Get the ratio right. Take enough adults on vacation. Two adults to four kids can be tiring, four adults to four adults is far more relaxing. Invite along family and friends to improve the adults to kids ratio, and take turns with the kids so that adult couples are able to have a little time together.

Agree some ground rules in advance if you are holidaying with friends and their children. For instance, agree roughly when the children will have to go to bed, how much junk food they will be allowed to eat and how the babysitting rota could work. It’s best to tackle some basics before departure so that disagreements don’t spoil the holiday.

Make sure that you take a lot of photos during your holiday, so you will have a lot of memories to cherish forever.

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Get Spotting

OGet Spotting.

On long, boring journeys, pass the limit with challenges, such as who will be the first to spot a pink car, a caravan, a boat being towed or a number plate beginning with a particular letter of number.

Train up navigations. Give older children a map so that they can try to follow the journey. See if they can be journey detectives and spot distinctive landmarks along the way.

Map out the holidays. If your children are out of school for weeks and weeks over summer, it pays to plan the holidays a little in advance. Fix up some play dates, arrange some day outings with other parents, find out about local kids facilities, play schemes and summer courses. Planning ahead lets you and your kids choose the most attractive options while there is still availability.

Choose family holidays that allow you and your children to play together. For your kids, having your unhurried attention is golden time, so try to have unscheduled hours together, when you can just muck about. Kids clubs can be great, but they are no substitute for time with mum and dad.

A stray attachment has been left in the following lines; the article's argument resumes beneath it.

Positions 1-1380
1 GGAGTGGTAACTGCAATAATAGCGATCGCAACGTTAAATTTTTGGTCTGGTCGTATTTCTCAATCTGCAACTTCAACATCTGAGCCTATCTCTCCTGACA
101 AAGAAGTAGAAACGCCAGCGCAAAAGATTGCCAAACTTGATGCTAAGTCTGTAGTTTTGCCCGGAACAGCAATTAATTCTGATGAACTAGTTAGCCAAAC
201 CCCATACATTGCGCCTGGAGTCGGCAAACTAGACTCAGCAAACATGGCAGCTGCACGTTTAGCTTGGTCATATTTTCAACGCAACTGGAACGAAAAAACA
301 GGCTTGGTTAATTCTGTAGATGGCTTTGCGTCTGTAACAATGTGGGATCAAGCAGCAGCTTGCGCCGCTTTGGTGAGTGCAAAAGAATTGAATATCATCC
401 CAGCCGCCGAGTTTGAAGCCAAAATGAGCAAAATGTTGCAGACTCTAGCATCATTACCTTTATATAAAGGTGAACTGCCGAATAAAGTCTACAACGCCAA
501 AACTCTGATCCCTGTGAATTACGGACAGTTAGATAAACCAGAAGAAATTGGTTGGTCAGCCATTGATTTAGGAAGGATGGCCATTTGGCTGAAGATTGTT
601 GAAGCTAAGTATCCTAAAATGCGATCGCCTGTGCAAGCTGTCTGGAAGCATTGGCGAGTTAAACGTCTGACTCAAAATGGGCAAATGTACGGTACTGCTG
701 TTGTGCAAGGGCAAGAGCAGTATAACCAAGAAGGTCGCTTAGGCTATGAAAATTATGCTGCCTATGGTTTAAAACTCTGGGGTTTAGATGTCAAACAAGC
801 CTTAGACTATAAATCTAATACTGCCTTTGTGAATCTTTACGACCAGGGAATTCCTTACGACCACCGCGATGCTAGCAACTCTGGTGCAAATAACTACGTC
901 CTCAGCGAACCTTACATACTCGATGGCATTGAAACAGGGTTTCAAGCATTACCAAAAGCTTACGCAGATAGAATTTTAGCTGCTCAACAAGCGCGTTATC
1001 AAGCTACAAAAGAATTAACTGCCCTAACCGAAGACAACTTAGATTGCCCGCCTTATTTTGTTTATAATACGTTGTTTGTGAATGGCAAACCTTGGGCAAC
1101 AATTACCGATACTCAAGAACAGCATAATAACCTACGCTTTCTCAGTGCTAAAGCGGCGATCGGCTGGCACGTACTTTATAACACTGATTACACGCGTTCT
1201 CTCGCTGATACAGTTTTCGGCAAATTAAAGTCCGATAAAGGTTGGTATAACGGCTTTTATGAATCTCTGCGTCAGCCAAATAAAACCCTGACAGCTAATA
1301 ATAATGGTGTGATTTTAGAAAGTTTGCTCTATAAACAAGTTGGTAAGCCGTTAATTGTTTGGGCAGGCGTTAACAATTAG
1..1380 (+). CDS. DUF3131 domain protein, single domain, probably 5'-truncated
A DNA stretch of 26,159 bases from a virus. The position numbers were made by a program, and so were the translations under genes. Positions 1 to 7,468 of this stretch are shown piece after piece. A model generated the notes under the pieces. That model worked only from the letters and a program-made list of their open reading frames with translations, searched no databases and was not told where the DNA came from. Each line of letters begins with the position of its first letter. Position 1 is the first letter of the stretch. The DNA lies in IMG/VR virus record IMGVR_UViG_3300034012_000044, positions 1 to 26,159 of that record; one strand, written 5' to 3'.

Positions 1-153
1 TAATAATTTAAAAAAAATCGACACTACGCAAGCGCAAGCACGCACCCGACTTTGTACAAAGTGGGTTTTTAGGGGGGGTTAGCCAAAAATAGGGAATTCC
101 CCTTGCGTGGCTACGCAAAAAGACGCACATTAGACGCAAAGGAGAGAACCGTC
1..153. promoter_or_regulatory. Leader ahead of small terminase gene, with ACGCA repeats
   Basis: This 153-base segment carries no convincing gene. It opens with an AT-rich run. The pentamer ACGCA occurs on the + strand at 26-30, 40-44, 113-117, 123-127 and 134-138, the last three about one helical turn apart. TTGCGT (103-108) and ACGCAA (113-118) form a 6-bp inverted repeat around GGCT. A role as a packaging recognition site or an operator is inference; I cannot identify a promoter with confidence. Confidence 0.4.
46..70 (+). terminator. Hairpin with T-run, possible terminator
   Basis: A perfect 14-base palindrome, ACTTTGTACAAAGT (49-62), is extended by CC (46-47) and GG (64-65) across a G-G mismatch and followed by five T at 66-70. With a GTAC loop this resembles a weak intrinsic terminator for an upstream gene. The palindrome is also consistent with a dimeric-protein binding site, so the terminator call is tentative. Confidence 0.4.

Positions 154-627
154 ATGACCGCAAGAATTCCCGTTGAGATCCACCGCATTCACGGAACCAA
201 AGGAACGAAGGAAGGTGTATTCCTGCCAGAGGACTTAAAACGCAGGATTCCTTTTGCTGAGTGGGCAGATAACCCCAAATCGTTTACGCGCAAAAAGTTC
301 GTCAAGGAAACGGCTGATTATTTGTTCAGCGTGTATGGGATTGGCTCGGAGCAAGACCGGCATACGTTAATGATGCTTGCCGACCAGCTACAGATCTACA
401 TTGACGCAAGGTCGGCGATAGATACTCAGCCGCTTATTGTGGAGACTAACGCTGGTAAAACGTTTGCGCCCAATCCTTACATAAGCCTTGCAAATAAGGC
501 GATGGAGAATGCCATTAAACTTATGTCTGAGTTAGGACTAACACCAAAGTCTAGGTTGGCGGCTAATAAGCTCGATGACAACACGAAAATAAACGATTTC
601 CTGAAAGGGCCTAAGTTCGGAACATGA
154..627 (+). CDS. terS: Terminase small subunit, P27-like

Obviously, you will need to take your camera to snap your memories.

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Word game

Word game

Word games are free, portable and suitable for children of all ages. Toddlers can name objects; pre-schoolers can find simple words beginning with a particular letter, and older children can take turns to name countries or animal beginning with each letter of the alphabet from A-Z. The options are endless, and it’s easy to make up your own games to suit your child’s abilities and interests.

Play ghost. The aim of this word game is not to make a woprd. The first player thinks of a word and says the first letter. Each player in turn adds another letter. They each must have a certain word in mind but cannot say what it is. The object of the game is to avoid being the person who actually makes a word. Other players can challenge if they don’t believe that a suggested letter could feasibly follow. The first play to complete a word or lose a challenge loses that round.

This is the game that I always play when I photograph kids in the park. So they can have fun, play and laugh, that’s how I photograph kids and family. Please take a moment to view all my photos on my website. Have you noticed that they are all smiling or laughing???